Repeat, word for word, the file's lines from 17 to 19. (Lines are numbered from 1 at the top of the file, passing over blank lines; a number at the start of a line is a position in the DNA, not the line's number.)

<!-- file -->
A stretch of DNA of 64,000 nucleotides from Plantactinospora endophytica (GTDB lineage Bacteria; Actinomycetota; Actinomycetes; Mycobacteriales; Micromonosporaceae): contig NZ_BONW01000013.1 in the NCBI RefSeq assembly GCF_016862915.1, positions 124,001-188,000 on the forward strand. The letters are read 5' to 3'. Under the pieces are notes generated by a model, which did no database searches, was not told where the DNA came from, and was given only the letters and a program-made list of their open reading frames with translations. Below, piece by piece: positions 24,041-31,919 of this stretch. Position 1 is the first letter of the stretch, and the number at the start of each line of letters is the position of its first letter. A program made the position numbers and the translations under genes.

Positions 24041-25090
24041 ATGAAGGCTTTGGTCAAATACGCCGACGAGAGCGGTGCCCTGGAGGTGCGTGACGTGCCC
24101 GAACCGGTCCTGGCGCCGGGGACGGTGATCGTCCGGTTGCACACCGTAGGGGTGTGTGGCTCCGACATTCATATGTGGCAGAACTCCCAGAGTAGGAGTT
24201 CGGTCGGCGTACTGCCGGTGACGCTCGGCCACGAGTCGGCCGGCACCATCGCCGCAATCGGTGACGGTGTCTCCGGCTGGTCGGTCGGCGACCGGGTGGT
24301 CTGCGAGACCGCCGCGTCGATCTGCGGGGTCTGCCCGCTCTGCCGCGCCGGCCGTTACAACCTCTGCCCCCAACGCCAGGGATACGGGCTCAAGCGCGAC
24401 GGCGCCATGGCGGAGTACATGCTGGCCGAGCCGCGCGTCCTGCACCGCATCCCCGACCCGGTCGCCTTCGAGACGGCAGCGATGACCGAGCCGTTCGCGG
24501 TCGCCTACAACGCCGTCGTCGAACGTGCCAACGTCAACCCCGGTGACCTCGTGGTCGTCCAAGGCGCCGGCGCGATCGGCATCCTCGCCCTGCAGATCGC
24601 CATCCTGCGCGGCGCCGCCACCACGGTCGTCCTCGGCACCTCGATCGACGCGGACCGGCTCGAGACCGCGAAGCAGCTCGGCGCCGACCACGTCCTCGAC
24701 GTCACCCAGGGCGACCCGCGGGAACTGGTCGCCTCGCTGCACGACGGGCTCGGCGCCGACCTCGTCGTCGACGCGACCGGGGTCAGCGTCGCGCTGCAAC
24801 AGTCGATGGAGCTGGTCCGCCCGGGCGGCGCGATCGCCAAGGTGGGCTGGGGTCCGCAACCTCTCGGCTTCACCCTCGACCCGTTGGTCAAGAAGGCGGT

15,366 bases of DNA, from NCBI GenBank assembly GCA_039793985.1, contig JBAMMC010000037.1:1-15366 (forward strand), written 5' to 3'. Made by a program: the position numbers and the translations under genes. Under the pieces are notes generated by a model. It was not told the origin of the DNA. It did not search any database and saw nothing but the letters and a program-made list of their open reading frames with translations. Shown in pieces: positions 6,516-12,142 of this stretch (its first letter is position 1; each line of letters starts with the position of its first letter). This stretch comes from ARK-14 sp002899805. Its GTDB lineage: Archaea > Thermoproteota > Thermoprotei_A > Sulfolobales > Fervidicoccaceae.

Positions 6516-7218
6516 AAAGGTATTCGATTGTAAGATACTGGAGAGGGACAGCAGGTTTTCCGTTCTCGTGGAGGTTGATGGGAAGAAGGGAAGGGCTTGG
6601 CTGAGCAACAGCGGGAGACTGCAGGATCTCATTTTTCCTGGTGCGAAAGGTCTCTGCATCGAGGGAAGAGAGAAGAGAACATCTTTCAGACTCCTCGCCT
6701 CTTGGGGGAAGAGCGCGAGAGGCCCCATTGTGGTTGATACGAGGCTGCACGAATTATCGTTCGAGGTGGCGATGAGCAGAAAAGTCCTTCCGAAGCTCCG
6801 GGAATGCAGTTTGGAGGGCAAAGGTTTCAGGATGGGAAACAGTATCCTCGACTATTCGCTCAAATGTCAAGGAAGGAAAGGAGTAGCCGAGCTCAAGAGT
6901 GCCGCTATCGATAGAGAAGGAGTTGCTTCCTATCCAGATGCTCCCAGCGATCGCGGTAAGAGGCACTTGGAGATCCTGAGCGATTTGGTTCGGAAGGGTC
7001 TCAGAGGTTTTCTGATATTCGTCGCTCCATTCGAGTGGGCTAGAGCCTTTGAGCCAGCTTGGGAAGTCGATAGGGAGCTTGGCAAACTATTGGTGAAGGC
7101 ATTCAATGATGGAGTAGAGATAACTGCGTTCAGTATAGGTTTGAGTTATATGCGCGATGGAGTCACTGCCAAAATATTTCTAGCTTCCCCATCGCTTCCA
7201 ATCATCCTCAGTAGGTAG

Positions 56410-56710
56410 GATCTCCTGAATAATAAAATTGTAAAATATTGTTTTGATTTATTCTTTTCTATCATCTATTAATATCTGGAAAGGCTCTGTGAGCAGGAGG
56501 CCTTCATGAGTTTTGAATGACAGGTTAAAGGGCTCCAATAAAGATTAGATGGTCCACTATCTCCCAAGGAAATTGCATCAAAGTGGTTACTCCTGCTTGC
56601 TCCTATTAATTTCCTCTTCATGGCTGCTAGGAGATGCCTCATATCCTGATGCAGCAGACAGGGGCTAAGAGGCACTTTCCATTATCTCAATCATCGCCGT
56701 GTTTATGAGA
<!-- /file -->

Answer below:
6801 GGAATGCAGTTTGGAGGGCAAAGGTTTCAGGATGGGAAACAGTATCCTCGACTATTCGCTCAAATGTCAAGGAAGGAAAGGAGTAGCCGAGCTCAAGAGT
6901 GCCGCTATCGATAGAGAAGGAGTTGCTTCCTATCCAGATGCTCCCAGCGATCGCGGTAAGAGGCACTTGGAGATCCTGAGCGATTTGGTTCGGAAGGGTC
7001 TCAGAGGTTTTCTGATATTCGTCGCTCCATTCGAGTGGGCTAGAGCCTTTGAGCCAGCTTGGGAAGTCGATAGGGAGCTTGGCAAACTATTGGTGAAGGC